To investigate, they harvested 41 lice from the captured vultures, and placed them on feathers in petri dishes. To start, the scientists placed 10 lice in the shade for 20 hours, where only one died. Then, the rest of the lice were exposed to direct sunlight that reached 140 degrees Fahrenheit for three minutes—a treatment that killed 26, or 84 percent, of the parasites. The lice that survived were subsequently subjected to 158 degree heat, at which point they finally perished. These findings, according to Gutiérrez, strongly suggest that short periods of sunning can effectively kill lice.

In addition to killing the lice, researchers think high temperatures might cause individual lice to move from their hiding spots before death, making them easier for birds to preen. But further research is needed.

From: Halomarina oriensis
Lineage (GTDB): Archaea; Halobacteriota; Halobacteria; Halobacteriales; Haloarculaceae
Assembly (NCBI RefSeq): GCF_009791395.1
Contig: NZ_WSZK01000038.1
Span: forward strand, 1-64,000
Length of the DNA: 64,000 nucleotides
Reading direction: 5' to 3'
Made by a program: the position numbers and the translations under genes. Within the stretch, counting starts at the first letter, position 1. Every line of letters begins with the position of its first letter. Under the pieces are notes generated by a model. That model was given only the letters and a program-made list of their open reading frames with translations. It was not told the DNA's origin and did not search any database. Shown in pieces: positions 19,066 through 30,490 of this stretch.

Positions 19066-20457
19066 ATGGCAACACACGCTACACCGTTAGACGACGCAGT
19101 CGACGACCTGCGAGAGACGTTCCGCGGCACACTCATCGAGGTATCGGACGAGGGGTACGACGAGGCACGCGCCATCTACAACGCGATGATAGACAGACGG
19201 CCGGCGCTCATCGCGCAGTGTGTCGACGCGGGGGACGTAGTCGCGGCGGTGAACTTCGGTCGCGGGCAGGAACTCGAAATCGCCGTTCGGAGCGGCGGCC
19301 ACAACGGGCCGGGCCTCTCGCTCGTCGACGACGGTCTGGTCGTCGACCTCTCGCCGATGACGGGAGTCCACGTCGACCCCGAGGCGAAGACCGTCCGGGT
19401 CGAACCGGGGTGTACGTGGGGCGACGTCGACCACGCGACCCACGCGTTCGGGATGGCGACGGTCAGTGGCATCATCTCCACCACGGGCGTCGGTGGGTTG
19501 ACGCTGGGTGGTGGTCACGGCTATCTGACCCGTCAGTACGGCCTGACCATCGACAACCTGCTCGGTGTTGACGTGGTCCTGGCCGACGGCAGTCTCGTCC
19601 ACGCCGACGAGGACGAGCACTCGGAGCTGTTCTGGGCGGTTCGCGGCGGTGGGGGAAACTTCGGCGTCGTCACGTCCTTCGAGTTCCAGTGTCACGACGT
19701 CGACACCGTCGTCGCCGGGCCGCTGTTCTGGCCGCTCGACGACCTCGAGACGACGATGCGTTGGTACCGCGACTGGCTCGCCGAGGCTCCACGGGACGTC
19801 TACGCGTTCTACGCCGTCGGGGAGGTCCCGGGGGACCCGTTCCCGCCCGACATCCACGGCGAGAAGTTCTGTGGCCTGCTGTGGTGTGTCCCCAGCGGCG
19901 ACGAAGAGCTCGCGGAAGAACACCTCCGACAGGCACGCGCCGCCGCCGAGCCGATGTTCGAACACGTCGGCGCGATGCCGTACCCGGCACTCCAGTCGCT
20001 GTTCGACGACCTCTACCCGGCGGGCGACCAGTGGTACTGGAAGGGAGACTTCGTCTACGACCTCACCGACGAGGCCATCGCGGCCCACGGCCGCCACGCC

For Gutiérrez, better understandng sunning could be beneficial beyond untangling an unusual avian behavior—it could also aid in conservation efforts. A bird that suns often might have more lice, for example, and ectoparasites have been linked to a decrease in host fitness and the transmission of infectious diseases. “We know how birds respond to parasite and environmental conditions,” he says, “and by looking at how birds change their behavior, we can also understand the health of the birds.” In Hooded Vultures, a species particularly vulnerable to forms of avian flu from eating dead poultry, knowing which birds are more susceptible to spreading disease—or dying from it—is valuable information for researchers. 

Next up in Gutiérrez's research is figuring out exactly how hot birds get—not just the ground around them, but their actual feathers—when sunning. To do that, he plans to use thermal imaging to measure the body heat of Hooded Vultures as they sun in the wild. Considering the temperatures required to kill off the lice, the intense heat of the West African savannas, and the Hooded Vulture's dark plumage, chances are good the birds will surprise Gutiérrez and his team yet again.